Q: Tell me a little bit about the car scene with Mireille Enos.
Actor Aaron Douglas, who plays prison guard Evan Henderson on AMC’s The Killing, discusses his character’s backstory and how his background in sports translates to acting.
Q: Did you do any research into the world of prisons in preparation for your role?
A: I watched a documentary about life on death row. One of my best friends from high school is a prison guard and my wife is a probation officer, so I had hands-on accounts from people that are very close to me. My buddy tells me a lot of interesting stories about what goes on in prison — it just makes my head spin about what they deal with on a day-to-day basis.
Q: You’ve previously played a sheriff, an FBI agent, and a police union leader. What makes you so well-suited for law enforcement roles?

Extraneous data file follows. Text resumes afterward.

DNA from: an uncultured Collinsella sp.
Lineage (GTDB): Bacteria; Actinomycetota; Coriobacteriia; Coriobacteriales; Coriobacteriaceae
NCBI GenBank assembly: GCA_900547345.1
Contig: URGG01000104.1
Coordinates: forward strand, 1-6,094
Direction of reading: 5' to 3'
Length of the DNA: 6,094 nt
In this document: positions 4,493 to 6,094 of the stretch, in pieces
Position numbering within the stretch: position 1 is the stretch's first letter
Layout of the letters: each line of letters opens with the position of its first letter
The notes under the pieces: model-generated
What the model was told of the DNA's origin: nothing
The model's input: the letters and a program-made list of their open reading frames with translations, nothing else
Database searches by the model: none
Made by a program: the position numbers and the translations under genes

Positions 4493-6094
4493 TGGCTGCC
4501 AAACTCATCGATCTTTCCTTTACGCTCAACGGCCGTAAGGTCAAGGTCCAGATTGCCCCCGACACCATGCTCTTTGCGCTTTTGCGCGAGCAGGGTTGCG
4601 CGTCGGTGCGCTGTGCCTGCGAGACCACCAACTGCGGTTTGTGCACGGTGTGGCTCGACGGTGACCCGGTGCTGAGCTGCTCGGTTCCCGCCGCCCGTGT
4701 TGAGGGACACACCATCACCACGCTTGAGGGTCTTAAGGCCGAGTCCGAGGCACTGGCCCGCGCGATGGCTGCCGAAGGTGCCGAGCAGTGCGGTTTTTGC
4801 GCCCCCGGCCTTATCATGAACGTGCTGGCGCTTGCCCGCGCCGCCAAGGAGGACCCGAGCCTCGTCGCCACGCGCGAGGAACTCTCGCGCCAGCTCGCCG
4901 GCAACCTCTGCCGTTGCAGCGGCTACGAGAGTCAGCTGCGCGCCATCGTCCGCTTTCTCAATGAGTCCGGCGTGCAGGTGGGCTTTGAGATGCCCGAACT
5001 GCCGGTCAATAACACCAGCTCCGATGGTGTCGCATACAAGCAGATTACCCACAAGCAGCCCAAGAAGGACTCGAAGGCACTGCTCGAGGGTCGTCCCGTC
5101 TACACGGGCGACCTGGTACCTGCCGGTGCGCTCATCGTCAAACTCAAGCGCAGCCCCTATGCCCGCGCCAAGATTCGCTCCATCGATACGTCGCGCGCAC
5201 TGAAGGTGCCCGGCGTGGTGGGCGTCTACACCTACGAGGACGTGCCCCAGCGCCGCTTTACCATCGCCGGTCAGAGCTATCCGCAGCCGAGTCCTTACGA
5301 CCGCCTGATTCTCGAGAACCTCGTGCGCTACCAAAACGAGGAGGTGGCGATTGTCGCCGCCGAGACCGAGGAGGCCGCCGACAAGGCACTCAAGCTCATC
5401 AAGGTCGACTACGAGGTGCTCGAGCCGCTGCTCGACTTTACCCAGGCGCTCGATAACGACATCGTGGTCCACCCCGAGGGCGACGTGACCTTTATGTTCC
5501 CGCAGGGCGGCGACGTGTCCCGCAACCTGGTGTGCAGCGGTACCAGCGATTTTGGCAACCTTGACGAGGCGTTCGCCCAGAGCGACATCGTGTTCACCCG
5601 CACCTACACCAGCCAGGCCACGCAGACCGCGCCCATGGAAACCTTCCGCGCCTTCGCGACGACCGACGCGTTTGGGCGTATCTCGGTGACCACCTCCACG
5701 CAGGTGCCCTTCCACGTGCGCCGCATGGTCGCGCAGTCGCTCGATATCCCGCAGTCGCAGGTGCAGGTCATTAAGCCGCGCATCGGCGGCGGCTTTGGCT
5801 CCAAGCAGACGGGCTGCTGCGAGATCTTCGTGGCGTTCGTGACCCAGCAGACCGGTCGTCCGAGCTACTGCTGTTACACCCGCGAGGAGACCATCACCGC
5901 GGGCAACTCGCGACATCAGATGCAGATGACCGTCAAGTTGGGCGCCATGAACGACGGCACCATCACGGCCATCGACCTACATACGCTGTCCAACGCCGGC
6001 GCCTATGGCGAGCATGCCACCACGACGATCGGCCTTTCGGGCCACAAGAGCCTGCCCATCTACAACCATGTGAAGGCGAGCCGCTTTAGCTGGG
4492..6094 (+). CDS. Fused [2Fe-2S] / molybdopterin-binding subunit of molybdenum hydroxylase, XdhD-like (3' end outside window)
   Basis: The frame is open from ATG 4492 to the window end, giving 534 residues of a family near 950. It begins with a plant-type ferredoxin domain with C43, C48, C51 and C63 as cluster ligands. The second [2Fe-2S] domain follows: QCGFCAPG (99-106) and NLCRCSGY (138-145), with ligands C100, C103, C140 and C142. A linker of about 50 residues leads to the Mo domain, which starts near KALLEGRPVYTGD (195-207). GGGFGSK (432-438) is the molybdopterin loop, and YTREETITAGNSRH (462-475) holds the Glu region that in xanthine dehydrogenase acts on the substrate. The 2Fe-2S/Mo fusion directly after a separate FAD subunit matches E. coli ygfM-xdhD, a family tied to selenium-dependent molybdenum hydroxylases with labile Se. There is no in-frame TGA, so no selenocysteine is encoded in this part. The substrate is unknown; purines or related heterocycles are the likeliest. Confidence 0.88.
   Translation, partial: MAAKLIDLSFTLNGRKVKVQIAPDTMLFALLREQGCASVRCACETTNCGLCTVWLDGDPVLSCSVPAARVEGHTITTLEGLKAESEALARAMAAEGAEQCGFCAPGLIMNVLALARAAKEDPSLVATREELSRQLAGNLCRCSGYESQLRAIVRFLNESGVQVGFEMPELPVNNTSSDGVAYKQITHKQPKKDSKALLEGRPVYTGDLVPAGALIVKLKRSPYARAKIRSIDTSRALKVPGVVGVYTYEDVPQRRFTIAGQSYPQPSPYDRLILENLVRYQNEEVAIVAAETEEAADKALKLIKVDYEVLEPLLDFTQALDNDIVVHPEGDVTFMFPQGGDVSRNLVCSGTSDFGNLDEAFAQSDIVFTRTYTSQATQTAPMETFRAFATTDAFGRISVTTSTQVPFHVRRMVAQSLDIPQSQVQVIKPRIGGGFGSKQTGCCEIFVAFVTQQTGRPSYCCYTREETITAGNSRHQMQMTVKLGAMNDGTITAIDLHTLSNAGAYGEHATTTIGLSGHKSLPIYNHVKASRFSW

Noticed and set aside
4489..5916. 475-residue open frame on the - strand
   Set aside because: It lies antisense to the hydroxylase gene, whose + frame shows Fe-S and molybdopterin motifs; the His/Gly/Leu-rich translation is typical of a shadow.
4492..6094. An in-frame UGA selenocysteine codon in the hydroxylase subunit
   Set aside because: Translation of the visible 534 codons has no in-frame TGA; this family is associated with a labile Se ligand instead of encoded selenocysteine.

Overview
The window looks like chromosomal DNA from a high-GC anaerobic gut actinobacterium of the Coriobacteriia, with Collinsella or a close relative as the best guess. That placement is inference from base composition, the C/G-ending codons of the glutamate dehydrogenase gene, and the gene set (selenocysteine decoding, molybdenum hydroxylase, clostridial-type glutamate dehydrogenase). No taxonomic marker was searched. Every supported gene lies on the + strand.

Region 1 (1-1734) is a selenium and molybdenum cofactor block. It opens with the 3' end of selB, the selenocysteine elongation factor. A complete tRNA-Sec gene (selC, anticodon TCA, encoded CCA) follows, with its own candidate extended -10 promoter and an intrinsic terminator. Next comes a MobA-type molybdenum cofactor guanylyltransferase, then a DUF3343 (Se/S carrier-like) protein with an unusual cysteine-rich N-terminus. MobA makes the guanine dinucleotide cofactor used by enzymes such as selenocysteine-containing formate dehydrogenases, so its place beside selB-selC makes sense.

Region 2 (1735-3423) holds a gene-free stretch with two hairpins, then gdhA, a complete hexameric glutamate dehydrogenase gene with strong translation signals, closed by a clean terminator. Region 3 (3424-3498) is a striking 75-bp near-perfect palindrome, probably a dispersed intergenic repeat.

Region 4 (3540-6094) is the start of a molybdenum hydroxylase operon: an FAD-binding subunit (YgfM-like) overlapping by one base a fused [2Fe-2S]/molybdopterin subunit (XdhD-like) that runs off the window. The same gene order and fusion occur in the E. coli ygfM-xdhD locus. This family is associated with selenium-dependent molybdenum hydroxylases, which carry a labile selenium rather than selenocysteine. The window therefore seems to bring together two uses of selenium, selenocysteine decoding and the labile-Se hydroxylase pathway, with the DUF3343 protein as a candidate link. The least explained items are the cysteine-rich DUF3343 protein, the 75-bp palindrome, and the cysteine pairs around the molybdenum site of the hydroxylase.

A: I’m a chubby middle-aged white guy with short hair. I think that’s it really. I kind of have a look. Right now, I’m not fat enough to be the fat friend, but I’m not thin enough to be the leading man, so I look like a cop. I was going to get fit and try and expand my universe, but then when I got the part as a sheriff on Hemlock Grove, they said, “No, no. You are where we want you to be.” And I said to myself, “Now I have to go to the bar instead — damn it!”
Q: You also played Chief Galen Tyrol on Battlestar Galactica. Is being a chief on a Battlestar at all similar to being a corrections officer on death row?
Q: You’ve talked about picking parts for the ways they depict women. How does your decision to be on The Killing fit with that desire?